It was April 1, 1990, when Andrea Kuiper of Fairfax, Virginia, crossed the Pacific Coash Highway in Huntington Beach, California.

The 26-year-old woman was hit and killed by two cars that day. But her family never discovered what happened to her until last week, when officials used a fingerprint test to confirm her identity.

Nearly 30 years later, the Kuiper family gets closure.

“We are thankful to know what happened to our daughter after all these years,” said Kuiper’s father, Richard Kuiper.

“Andrea was loved and respected. She was beautiful,” he said. “But she was manic depressive, and therefore we had been through quite an adventure.”

The Orange County Coroner Division worked the case over the years, even pushing to have it featured on the television show, “Unsolved Mysteries,” and in numerous newspaper articles, but the woman’s identity continued to elude investigators.

“We never forgot her and would regularly pull out her file to see if we could think of anything new to try,” said Kelly Keyes, Supervising Deputy Coroner. “The investigators at the Coroner’s Office never stopped trying to figure out who she was, just as they do with the more than 90 unidentified decedents that we have.”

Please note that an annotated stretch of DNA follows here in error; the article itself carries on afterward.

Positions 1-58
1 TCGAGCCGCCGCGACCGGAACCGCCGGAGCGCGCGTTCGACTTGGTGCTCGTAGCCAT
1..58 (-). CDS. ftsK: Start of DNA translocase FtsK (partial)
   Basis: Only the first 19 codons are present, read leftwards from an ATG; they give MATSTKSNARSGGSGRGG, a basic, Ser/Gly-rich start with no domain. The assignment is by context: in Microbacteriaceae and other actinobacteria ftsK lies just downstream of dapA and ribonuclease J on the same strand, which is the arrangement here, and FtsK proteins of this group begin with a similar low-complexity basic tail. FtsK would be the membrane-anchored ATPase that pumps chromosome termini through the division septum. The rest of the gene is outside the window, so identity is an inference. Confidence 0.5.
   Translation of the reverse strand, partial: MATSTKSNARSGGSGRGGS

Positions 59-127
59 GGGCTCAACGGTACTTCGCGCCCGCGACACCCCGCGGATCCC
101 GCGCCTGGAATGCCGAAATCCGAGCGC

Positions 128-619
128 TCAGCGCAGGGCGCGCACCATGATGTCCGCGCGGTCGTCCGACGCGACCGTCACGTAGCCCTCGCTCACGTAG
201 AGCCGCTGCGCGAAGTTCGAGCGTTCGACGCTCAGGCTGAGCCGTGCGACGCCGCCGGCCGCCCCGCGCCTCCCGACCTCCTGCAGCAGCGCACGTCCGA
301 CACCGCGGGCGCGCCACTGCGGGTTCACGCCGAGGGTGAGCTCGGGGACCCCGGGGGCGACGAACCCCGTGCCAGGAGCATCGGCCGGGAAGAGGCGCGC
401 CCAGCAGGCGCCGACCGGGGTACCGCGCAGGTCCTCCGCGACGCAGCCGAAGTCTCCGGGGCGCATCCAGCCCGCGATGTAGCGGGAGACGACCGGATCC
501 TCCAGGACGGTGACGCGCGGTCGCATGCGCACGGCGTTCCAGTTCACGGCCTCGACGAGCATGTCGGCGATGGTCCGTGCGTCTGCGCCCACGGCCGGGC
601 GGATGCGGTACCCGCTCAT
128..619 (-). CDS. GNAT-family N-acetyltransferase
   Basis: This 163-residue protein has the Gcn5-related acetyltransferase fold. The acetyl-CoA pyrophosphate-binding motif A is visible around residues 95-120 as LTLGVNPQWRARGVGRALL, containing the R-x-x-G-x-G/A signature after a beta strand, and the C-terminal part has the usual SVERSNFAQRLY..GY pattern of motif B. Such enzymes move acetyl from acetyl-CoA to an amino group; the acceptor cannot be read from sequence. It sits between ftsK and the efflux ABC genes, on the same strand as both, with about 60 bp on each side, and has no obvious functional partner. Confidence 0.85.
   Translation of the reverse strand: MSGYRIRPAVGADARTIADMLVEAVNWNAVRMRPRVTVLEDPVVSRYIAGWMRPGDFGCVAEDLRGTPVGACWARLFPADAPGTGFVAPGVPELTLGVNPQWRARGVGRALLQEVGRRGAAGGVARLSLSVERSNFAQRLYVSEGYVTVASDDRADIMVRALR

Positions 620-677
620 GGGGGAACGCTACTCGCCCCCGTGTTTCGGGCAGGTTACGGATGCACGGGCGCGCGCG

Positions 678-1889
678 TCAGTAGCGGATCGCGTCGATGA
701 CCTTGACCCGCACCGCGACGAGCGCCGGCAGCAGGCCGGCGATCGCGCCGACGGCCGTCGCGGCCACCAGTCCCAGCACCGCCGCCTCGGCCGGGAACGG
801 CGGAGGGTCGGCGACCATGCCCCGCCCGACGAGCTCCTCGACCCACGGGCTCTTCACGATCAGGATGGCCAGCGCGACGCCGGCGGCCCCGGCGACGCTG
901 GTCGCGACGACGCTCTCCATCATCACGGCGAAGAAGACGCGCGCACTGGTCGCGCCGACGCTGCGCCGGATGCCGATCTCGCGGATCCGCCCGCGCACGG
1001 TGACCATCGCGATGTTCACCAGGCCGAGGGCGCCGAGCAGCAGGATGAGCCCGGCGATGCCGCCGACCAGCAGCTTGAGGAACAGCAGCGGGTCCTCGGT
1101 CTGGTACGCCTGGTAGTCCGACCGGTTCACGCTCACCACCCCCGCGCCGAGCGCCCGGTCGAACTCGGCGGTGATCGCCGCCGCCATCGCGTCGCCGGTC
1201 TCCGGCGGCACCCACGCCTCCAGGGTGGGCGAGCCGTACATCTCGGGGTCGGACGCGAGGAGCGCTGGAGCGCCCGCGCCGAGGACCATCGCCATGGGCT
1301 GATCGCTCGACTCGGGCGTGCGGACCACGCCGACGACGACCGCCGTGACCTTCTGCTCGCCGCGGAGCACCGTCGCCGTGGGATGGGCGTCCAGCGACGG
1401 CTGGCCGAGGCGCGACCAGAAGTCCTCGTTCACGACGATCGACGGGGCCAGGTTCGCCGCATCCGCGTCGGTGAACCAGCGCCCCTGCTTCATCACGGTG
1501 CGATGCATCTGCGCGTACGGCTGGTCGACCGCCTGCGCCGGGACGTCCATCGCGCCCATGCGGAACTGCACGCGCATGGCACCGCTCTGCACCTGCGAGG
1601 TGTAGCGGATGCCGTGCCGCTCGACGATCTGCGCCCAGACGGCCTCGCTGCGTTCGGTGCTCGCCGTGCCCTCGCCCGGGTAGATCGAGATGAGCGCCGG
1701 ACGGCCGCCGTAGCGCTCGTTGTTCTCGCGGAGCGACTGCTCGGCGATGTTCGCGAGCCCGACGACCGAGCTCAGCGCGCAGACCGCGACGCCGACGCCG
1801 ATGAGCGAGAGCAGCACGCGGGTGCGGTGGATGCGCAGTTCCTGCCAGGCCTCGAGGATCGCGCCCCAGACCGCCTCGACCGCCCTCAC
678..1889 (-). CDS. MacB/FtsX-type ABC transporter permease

At the time of Kuiper’s death, her information was provided to the National Center for Missing and Exploited Children (NCMEC). The organization recreated images of what Kuiper might have looked like. Those images were circulated in the media, but she remained unidentified.

In 2010, the National Missing and Unidentified Persons System (NamUs) was created. NamUs provided a searchable database to assist in solving cases involving unidentified human remains. Shortly after its creation, the coroner’s division input Kuiper’s information and hoped for a hit.

Coroner investigators revisited the case as recently as eight months ago after learning Kuiper may have had connections in Newport News, Virginia, but their work didn’t turn out any new information.

In early 2017, NamUs partnered with the Federal Bureau of Investigation on a fingerprint project that more closely examines fingerprints of unidentified decedents against an ever-growing database that has old fingerprints regularly added.

On Thursday, May 4, 2017, the FBI notified the Orange County coroner of the forensic match. Coroner investigators worked with Fairfax law enforcement to contact Kuiper’s parents and provide them closure after nearly three decades.

Kuiper’s family has asked their privacy be respected at this time.

Follow Mallory on Twitter: @mallorymhughes